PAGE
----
Elgin Baylor was born in Washington D.C, on September 16, 1934 to parent Uzziel Lewis and John Wesley Baylor. He was following his older brothers Kermit and Sal who were both players. Since being in the D.C area at that time, African-American players were banned from using facilities so playing in that area wasn’t ideal for an upcoming NBA player. He then played his in high school for Phelps Vocational High School where he set a record 44 points against Cordoza High School. Even though he was a special and talented player, his academics faltered and eventually dropped out of school before the 1952-53 season when he then went to work in a furniture store and played recreational in the local leagues. Baylor received a scholarship to attend the College of Idaho to play basketball and football. A year after he averaged 31.3 points for the season, the school dismissed scholarships and fired their head coach, meaning Baylor couldn’t attend the school anymore. He was then recruited to Seattle University, but he had to sit out a year to register for his eligibility to play. He was drafted by the Minneapolis Lakers 14th overall in 1956, which he turned down to finish schooling.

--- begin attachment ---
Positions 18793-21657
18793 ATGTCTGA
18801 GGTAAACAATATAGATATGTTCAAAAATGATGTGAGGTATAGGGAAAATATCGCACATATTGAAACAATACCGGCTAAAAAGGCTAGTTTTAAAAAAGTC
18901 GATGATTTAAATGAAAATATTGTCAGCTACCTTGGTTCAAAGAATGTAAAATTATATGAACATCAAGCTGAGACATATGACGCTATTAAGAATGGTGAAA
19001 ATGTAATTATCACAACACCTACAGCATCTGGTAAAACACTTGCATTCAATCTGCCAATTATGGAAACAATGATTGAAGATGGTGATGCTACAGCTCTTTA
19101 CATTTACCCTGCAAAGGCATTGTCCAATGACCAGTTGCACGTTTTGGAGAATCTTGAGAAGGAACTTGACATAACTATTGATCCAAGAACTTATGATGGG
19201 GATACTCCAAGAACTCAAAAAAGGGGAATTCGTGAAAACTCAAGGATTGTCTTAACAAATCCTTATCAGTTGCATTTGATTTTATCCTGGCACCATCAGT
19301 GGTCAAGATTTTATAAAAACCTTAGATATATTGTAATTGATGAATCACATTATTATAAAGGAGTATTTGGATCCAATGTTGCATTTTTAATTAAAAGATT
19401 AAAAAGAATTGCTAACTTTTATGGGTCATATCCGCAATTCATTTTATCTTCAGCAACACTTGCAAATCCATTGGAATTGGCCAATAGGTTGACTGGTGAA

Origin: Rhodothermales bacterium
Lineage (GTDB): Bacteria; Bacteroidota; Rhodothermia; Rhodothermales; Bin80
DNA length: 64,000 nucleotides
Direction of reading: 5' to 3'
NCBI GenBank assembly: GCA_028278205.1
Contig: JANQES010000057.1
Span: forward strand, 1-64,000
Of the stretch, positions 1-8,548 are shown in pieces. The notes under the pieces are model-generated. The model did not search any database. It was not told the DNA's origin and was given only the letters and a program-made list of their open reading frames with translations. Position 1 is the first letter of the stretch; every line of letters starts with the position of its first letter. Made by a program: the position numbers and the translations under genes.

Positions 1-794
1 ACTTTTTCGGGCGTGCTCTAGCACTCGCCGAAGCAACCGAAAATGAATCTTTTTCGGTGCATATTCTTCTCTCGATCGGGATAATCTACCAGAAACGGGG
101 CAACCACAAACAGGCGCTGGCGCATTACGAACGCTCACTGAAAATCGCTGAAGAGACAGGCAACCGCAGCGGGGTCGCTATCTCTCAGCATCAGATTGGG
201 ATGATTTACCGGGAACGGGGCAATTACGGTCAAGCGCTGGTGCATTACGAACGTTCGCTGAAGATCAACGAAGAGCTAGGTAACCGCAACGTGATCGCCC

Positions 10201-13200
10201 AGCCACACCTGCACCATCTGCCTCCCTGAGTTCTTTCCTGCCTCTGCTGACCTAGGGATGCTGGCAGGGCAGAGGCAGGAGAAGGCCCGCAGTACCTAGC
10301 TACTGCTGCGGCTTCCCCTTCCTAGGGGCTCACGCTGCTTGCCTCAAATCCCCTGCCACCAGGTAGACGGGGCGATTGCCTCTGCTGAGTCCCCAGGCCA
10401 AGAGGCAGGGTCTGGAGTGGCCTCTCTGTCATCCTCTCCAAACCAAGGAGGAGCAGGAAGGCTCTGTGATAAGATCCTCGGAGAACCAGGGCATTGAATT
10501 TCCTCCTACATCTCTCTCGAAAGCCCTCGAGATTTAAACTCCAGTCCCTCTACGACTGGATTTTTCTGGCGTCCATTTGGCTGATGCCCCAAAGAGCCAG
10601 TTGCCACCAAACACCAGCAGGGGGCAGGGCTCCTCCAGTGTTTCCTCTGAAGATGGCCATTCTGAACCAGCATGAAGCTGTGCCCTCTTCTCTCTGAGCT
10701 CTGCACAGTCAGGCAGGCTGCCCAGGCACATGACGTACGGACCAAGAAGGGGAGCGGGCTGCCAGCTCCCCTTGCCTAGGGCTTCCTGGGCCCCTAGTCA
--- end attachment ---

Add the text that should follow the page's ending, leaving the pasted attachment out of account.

The Minneapolis Lakers kept an eye on him as a player as they then drafted him as the number one overall pick in 1958, which he accepted. As a rookie, Baylor finished second in scoring, averaging 24.9 points and 15 rebounds a game, and won rookie of the year. He scored 55 points in a game, which at the time was the 3rd highest score in NBA history. Elgin then took the previously 19-53 Lakers, to the NBA Finals in his first season, which they lost to the great Bill Russell and the Boston Celtics, which sparked the famous rivalry. Two seasons later he scored 71 points against the New York Knicks which was an NBA record. Throughout his 14 year career, the 11-time All Star scored over 23,000 points, 11,000 rebounds and under 4,000 assists. The 86 year old died on March 22,2021 and is remembered by his wife Elaine, and children Alan and Alison.